However, I don't want to turn off/alienate potential readers. A white friend of mine had a very strong opinion about the title, because it confused her. A few other white friends immediately thought the book was about dancing and music.

I'm strongly attached to the title. VERY strongly attached to the title. But if its really a problem, I'll have to re-think it.

Re: Afro-Bougie Blues - What's in a title?

Hi njc, I did a quick Google search on Bougie and Boujee. Boujee was apparently coined from a hip-hop song by Migos called "Bad and Boujee" and refers to new money, without losing your roots. And is not an insult.  Bougie is more old money and forgotten your roots, used as an insult. So, it would be highly inappropriate to use "boujee" for this book.

Re: Afro-Bougie Blues - What's in a title?

I've always thought of the word 'bougie' in a similar way to 'yuppy.' While the definition in my mind may not be exactly the way you defined it above, it is similar enough that I wouldn't find myself confused by that terminology. However, 'blues' obviously has two definitions that could make sense—one which refers to music. So, the full title isn't completely self-explanatory. Perhaps a subtitle to explain that these are short stories?

Re: Afro-Bougie Blues - What's in a title?

I'm not familiar with the term, but then again, most people aren't familiar with the title of my novel, Root Hog or Die, so my opinion at first glance would be keep the title you like until an editor/publisher requests you to rethink it for marketing reasons. If your key market would recognize the significance of the title, then that is half the battle. Of course, if you do want to attract a more diverse audience, then some modification might be in order. Within that mindset, you could have a sub-title which could clarify to some extent the origins of the term. Also the book cover and or blurb could help convey the subject matter in a way to potentially attract a more diverse audience. At any rate, I would suggest sticking with what you feel comfortable with and let it play out as you receive more reaction from readers, especially if you draw that segment you don't think you will merely from the title. Just my opinion. Good luck. Take care. Vern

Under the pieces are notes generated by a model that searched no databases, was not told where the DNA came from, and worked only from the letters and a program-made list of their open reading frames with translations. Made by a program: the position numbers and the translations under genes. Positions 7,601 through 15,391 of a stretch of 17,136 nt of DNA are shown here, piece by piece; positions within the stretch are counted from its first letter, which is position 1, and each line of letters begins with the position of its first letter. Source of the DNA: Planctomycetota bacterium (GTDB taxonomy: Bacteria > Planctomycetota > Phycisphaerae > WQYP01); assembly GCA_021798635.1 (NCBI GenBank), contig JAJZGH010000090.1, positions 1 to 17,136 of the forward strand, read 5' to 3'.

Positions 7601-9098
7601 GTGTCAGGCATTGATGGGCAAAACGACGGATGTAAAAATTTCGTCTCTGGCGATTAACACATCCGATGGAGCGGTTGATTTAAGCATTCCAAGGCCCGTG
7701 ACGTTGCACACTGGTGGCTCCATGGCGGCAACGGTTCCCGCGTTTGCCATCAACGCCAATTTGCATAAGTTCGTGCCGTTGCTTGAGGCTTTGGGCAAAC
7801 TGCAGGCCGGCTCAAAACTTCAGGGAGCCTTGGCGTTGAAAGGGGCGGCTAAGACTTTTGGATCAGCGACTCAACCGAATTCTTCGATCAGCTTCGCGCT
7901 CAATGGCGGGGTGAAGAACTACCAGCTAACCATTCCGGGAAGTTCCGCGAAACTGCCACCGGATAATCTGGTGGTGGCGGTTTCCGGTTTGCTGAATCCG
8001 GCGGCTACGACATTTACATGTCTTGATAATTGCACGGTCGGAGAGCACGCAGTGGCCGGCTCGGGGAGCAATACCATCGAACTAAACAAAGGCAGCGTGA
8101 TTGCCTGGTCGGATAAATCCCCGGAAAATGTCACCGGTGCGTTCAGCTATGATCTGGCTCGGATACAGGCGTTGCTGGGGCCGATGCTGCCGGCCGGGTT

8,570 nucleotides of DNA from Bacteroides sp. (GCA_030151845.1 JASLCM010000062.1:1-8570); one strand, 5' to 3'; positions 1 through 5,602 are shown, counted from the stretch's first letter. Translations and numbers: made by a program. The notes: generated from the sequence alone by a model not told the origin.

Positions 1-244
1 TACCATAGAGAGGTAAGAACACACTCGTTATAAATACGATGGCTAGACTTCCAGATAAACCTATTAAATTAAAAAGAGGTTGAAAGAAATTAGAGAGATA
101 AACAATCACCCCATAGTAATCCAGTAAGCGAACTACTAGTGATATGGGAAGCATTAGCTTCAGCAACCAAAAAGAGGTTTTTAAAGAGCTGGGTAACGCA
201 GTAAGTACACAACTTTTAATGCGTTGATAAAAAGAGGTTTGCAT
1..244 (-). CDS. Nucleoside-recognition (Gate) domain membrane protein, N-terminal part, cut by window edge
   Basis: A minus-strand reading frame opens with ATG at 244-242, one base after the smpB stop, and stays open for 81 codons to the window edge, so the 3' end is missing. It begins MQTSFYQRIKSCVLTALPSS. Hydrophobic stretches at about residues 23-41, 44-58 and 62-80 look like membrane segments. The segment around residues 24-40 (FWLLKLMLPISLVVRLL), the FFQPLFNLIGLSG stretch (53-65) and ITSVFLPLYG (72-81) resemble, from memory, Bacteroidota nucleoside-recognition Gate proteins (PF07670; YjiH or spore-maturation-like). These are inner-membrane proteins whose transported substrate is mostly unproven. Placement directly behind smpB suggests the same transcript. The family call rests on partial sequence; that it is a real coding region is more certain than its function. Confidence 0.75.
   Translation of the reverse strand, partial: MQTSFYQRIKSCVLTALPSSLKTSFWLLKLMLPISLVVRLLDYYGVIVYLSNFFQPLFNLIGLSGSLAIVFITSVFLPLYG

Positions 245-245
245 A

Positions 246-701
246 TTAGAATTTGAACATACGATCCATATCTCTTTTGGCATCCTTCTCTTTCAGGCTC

Re: Afro-Bougie Blues - What's in a title?

Hi Ricka, I am thinking about a subtitle. I just want to make sure it's not dry. Thanks!

Re: Afro-Bougie Blues - What's in a title?

Hi Vern - you're right. I have no idea what your title means, and that indicates that you have an audience in mind. Thanks for the thoughts. I definitely like my title.

Lauren

Re: Afro-Bougie Blues - What's in a title?

I'm late to the party, but as a very pale individual from rural VA, I know what Bougie means, and I expect most southern millennial-aged people do as well. Even if I hadn't known it before from reddit/memes/regular use by people I know, it's also in the song "Fancy Like," which is pretty popular.

Re: Afro-Bougie Blues - What's in a title?

Thanks, Apricot. Good to know.

Re: Afro-Bougie Blues - What's in a title?

QW--
This reminded me of Catcher in the Rye. The only way you would know the meaning of that title is to read the novel. So I don't see a problem with you using a term most people aren't familiar with, it will just encourage people to read the book. 
smile

Re: Afro-Bougie Blues - What's in a title?

Hi Dagny - hadn't thought about it that way. Thanks.